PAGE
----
But why? Let’s move back to The Alliance. At the time of the Invasion pay-per-view, they had star power. The likes of Booker T, Page, Rhyno, and the Dudley Boyz graced the team, and while not overwhelming, undoubtedly more established than that of The Nexus. On that night though, they were clearly outmatched against a WWE team that consisted of Stone Cold Steve Austin, The Rock, Kurt Angle, and more. By the night’s end, however, Team WCW/ECW gained a powerful ally, as the dramatic Stone Cold heel turn occurred, giving The Alliance a new breath of life.
Back to The Nexus. Summerslam 2010. A massive tag-team match between Barrett’s crew and a stacked WWE team with Daniel Bryan now on their side. For the casual fan, all sides pointed to team WWE winning easily. Not for the smart fans though. We knew the heel turn was coming. The Nexus had bragged about a higher power for weeks, we were finally going to see it introduced. Would it be the incredible and seemingly-inevitable John Cena turn? Triple H perhaps? Only time would tell…
It didn’t, though. A clean win by the WWE knocked almost all of the wind out of the group. Not even Cena joining them as a face could save them, and now they are no more.
The bottom line: Vince missed it. While many see The Alliance angle as a failure due to its inconsistencies and let-downs (myself included), The Nexus has eclipsed it on an even larger scale. It took five men at Survivor Series 2001 to take down Shane and Stephanie’s group, but it only took one to defeat The Nexus. Who knows what one simple heel turn could have done for team of rebels. Regardless of who it would have been, there needed to be a driving force, and through all the plot holes and lack of clean wins, The Nexus imploded from the inside.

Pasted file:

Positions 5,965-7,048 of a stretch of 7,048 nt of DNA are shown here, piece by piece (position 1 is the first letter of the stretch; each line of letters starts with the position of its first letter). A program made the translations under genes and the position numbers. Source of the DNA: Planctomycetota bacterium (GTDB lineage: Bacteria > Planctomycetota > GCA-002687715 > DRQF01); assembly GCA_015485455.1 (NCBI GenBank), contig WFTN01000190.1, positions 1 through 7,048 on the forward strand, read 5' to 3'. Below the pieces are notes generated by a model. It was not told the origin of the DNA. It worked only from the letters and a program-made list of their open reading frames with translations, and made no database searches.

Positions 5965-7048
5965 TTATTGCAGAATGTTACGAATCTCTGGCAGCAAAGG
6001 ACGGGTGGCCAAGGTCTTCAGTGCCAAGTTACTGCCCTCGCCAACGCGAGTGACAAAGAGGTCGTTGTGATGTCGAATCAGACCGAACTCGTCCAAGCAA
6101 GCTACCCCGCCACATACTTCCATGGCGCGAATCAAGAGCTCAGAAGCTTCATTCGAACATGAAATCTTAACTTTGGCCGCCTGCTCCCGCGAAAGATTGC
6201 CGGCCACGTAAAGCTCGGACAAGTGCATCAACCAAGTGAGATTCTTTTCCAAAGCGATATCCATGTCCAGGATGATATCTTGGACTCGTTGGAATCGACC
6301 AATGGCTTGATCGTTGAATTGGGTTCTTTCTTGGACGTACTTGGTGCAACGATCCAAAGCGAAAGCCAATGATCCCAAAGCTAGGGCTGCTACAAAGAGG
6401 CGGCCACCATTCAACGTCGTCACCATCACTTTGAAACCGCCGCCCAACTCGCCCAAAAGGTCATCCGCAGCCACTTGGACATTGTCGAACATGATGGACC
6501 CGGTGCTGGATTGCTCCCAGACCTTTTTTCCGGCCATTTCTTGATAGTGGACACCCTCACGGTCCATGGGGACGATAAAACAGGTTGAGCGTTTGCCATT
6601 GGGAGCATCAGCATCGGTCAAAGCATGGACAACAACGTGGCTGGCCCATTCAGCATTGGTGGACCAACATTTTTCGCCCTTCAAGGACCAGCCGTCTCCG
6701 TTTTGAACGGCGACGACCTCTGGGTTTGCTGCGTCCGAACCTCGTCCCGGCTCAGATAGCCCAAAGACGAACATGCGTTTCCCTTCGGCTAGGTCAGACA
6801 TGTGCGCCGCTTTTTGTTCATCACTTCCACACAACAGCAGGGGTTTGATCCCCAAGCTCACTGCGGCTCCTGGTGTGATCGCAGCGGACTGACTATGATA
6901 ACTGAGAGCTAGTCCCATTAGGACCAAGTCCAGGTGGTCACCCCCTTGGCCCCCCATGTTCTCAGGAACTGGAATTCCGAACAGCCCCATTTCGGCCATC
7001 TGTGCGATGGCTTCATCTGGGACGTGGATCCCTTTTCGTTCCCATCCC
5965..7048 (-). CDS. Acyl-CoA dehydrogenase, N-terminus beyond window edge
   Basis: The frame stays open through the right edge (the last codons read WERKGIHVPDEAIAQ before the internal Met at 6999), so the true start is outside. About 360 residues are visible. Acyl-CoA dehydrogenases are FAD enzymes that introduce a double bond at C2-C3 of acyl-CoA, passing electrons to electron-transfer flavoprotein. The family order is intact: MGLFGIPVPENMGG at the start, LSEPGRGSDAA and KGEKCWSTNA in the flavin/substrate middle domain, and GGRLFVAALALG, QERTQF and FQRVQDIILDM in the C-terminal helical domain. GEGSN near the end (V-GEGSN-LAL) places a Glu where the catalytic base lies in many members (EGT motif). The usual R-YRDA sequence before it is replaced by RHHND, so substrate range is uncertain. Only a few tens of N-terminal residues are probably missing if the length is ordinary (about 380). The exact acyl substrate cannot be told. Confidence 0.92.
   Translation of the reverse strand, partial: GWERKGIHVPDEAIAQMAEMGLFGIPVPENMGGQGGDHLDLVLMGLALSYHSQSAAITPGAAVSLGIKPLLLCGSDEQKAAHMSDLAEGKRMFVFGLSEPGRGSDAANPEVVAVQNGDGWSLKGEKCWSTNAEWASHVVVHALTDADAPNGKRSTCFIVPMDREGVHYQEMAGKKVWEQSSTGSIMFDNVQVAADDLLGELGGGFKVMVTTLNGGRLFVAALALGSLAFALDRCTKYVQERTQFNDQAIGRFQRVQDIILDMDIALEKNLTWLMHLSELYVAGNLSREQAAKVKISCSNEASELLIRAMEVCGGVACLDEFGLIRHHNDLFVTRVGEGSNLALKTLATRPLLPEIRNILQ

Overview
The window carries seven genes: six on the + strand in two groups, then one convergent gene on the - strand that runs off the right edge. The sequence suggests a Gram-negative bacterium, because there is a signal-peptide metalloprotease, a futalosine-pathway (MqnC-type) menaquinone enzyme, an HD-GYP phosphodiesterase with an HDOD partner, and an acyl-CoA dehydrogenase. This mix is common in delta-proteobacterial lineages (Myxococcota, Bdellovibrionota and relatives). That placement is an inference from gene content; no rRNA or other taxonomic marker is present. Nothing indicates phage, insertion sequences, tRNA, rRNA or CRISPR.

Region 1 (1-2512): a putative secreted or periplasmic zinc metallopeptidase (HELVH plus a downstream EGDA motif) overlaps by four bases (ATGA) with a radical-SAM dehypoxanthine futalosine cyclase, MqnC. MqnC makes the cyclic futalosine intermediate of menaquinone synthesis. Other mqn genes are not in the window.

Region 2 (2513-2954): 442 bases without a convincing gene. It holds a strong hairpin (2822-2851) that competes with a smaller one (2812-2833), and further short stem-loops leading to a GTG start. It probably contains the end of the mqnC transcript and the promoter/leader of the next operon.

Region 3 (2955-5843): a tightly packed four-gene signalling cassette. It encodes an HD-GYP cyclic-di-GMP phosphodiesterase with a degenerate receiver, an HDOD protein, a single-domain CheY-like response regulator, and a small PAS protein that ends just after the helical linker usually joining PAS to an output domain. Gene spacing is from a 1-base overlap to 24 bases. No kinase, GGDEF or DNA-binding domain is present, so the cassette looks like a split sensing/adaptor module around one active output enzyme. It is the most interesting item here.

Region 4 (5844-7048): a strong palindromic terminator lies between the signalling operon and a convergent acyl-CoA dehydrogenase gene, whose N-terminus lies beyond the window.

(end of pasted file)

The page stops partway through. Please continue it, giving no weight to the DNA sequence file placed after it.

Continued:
It is a testament to what the business has become. It seems that with the PG-rating, predictability has become all too common. While I myself am a big fan of the move to a family-friendly program, that does not mean that good guys should always win. All major groups, be it politically or commercially, fail without a leader and a purpose. To tease a higher power and not deliver on it leaves all with a sense of emptiness, and will leave us to wonder “what could have been.” Because of lack of direction, The Nexus angle soon became irrelevant, and turned into nothing more than one guy pissed off at a group of five others. The Alliance received their leader, and it allowed for the storyline to maintain some relevancy, until once again the hero-first mentality kicked in.
We all know the saying, “If it ain’t broke, don’t fix it.” In this case, however, if it is broken, leave it that way.
Instead, Vince McMahon tried a mass-stable takeover for the second time. Once again, he dropped the ball. Like the Alliance program, The Nexus was drawn out. Like the Alliance program, bad booking killed the cat. Like the Alliance program, The Nexus was a failure. And like the Alliance program, The Nexus will always be labeled similarly: